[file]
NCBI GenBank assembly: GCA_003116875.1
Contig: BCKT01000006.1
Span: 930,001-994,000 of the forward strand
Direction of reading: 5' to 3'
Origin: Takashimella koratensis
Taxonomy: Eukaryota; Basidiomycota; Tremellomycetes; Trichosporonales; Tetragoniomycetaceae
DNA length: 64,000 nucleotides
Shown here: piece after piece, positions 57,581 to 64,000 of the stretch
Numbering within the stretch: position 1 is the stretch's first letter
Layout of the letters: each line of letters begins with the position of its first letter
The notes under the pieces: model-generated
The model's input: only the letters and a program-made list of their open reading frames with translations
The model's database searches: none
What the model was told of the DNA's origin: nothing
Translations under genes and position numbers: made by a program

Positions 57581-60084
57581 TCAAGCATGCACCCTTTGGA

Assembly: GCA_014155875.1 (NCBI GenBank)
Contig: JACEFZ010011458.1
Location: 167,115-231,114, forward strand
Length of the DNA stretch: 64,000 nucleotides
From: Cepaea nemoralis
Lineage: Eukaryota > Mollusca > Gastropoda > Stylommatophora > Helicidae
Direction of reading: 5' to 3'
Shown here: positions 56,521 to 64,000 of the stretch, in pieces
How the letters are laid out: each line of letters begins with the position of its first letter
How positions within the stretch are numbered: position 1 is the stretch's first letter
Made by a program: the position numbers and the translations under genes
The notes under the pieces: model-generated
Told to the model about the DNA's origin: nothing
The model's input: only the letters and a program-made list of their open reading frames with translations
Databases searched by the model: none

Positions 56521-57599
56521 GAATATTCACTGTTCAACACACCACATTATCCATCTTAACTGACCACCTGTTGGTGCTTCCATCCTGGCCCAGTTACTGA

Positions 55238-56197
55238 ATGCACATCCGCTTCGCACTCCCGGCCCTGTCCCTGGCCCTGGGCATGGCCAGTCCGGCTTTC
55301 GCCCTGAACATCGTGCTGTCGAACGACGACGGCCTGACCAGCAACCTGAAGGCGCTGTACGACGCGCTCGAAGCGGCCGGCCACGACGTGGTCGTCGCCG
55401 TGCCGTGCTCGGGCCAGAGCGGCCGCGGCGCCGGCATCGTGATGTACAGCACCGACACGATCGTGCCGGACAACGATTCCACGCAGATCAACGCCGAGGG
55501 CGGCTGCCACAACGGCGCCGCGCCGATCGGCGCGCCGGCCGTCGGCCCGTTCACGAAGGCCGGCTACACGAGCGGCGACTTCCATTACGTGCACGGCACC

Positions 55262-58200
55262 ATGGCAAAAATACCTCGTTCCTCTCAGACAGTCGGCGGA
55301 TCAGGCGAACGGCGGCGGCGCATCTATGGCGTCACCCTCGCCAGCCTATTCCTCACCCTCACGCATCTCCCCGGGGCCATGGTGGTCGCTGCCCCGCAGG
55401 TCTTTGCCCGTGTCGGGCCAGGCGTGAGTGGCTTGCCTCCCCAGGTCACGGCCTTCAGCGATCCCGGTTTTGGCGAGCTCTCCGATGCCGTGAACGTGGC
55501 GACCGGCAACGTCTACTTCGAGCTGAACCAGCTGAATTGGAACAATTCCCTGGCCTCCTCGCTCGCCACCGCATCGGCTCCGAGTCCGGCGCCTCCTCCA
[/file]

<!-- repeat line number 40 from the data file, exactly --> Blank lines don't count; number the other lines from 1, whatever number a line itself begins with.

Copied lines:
Positions 55262-58200